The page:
Inspiring colour editorial from MIX Magazine.


As the Metaverse rapidly becomes a significant platform for product development and user experience, intriguing possibilities for colour forecasters are emerging. Here, we look at how this new world will impact colourists, from exploring how aesthetic choices will be influenced by virtual representations, to understanding how the intersection between physical and digital worlds will drive new design approaches.



Describing the Metaverse as the internet in 3D, Ed Greig, Chief Disruptor at Deloitte defines it as “A form of digital interaction where connected, virtual experiences can either simulate the real world or imagine worlds beyond it.” By choosing one direction over the other, the Metaverse is also about exploring how these worlds interconnect with the common goal of enhancing human experience. The global pandemic has accelerated the development and interest in the Metaverse, as brands have looked to capture audience attention online. Digital experiences quickly became a solution, and as further progress and investment is being made, industries are taking notice of the potential this next phase of the Internet’s development could offer.


Max Williams | Fade 


When it comes to colour, material and finish, there are two key routes for future trend predictions; firstly, a format that sees physical products co-exist with virtual representations, and secondly, online-only visions that require unique directions. This hybrid of realities is fast becoming a design direction in its own right. As we are already seeing, digital offerings now inspire physical aesthetics, such as futuristic iridescent effects, as well as virtual experiences aiming to emulate the real world. You could argue our approach needs to see these two worlds overlap with the Metaverse, acting as a digital extension to the everyday rather than a replacement for real-life opportunities and situations. A good example of this, recent textile graduate from Loughborough University Max Williams explores digital realties in Euphoric Feelings, creating colours, textures and effects that evoke a digital atmosphere experienced in a physical space. “Taking inspiration from mundane objects and places, the collection is manually and digitally manipulated. Once ordinary imagery is now unrecognisable, compelling us to look at these ideas in a new light,” explains Williams.



A key colour might exist in the physical world and be recreated virtually, or perhaps a digital colour could be selected and then reimagined through physical products. So, when it comes to forming stories, is it not more relevant to create palettes that connect the digital and physical worlds? Pantone’s Colour of the Year 2022, Very Peri, is a translation of the online world into a physical offering and it is likely that we will continue to see colours emerge in this way, beginning in one sphere and migrating over to the other.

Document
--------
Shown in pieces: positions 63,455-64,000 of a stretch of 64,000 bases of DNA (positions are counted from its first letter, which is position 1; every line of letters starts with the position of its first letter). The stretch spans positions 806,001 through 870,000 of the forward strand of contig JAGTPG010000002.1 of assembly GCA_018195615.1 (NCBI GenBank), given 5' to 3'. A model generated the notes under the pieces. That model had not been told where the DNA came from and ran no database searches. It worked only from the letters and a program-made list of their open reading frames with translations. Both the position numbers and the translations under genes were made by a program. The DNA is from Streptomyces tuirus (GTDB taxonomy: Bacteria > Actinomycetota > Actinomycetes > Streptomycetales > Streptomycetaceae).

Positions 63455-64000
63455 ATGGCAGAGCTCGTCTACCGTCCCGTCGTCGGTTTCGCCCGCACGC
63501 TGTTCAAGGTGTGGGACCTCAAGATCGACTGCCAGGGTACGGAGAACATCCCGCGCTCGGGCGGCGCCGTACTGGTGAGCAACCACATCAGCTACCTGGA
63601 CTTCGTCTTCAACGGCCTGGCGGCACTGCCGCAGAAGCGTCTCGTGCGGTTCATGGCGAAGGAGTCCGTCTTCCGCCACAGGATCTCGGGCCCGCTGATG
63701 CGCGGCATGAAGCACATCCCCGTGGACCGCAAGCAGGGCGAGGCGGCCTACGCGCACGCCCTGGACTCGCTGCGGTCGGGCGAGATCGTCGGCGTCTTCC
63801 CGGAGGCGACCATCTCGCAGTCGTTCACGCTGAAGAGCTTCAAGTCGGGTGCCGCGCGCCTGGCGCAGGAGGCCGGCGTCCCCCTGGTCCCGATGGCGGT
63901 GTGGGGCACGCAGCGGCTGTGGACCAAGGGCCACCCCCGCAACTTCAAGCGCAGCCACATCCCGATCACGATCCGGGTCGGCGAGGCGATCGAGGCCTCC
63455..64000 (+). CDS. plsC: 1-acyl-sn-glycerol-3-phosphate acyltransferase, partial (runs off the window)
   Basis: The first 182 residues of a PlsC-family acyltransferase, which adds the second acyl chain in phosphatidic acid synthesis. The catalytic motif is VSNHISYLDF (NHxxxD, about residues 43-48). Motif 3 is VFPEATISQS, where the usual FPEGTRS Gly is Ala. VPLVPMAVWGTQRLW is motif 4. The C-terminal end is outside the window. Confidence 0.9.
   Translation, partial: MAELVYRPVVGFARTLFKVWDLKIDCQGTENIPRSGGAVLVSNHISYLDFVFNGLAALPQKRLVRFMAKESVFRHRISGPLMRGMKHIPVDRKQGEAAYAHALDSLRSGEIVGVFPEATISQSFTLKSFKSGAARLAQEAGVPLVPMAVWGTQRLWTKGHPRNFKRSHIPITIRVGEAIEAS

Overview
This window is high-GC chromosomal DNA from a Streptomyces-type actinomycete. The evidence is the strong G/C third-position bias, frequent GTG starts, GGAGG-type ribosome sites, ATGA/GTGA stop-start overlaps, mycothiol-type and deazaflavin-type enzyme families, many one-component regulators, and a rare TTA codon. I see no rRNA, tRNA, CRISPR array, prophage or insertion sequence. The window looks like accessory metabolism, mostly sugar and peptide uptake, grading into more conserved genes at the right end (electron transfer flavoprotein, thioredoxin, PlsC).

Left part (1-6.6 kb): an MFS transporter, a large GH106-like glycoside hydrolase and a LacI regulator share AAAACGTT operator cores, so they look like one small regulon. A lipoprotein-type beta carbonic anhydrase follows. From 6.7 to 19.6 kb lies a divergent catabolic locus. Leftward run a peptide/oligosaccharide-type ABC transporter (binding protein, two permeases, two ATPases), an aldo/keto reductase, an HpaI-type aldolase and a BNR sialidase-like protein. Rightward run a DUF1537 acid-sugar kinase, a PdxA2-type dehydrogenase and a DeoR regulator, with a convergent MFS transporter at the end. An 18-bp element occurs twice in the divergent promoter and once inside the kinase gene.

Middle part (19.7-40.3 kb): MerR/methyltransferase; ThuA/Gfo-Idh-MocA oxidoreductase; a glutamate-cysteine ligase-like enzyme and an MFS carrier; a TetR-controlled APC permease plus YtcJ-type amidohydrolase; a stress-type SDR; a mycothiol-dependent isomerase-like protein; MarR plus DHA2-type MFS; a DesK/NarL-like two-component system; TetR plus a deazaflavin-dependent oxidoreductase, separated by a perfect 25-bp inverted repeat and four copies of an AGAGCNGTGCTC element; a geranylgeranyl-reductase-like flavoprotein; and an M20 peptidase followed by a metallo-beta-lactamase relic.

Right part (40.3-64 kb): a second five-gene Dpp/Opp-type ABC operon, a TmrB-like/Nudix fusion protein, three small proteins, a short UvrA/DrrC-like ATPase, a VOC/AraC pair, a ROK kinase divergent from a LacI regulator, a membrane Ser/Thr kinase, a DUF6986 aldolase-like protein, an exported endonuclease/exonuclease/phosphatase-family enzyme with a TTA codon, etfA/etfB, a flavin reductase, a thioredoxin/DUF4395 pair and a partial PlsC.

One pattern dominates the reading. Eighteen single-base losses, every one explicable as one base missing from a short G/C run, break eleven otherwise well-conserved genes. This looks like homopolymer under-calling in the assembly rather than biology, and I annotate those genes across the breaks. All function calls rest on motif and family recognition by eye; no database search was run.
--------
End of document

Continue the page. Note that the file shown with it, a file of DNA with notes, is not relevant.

Gaming has been a driving force in realising the Metaverse and its potential, and we are now at a point where the opportunities extend far beyond this initial platform. This has already caught the attention of the fashion industry.



The launch of Metaverse Fashion Week 2022, held on Decentraland, was seen as a valuable opportunity to engage with customers, especially younger audiences already engaged in digital spaces. The Metaverse also provides customisation at the click of a button, and so while in the physical world we are committed to the choices we make during production, online this can be altered and updated at any time. The freedom the Metaverse offers to colour application is vast, allowing for swift changes of a look based on mood or requirements.



A key advantage of the digital spectrum is that colour has a much broader range of possibilities; as screens are backlit, bright and vibrant tones are readily achievable. However, there is also a focus on evoking the physical qualities of softer, more ethereal colours on screen, again charting how two realities combined are driving the latest aesthetics.



Limitations in the real world with finish and effects due to cost and time are also a driving factor for forecasting; where a colour might be solid and opaque in its physical state, on screen the designer can be far more experimental, liberally adopting anything from opalescent to colour shifting effects. And while a colour might be specified in the Metaverse to change depending on the viewing angle, couldn’t we simply offer a range of alternatives for a physical output that captures a similar mood?



A challenge for digital environments is of course consistency, where a colour will not appear the same from one screen to the next. However, as we move towards a more fluid and personalised approach to design application could this be something to embrace and turn into an opportunity? Moving away from direct colour specifications with a ‘one size fits all’ approach, we can instead encourage more focus on the mood and qualities a colour theme provides, playing to the strengths of our advancing worlds but also shifting a focus towards more personalisation of trend information. The full potential of the Metaverse will not be realised for decades. But, while we are on this journey, it is exciting to explore alternate ways of approaching colour prediction and application.



MIX Magazine is a quarterly print and digital publication by our creative agency, Colour Hive and is available as part of Colour Hive Membership.

Duha Group is a global, industry leading manufacturer of innovative colour marketing tools. We specialise in colour matching, colour mass reproduction and colour system management.

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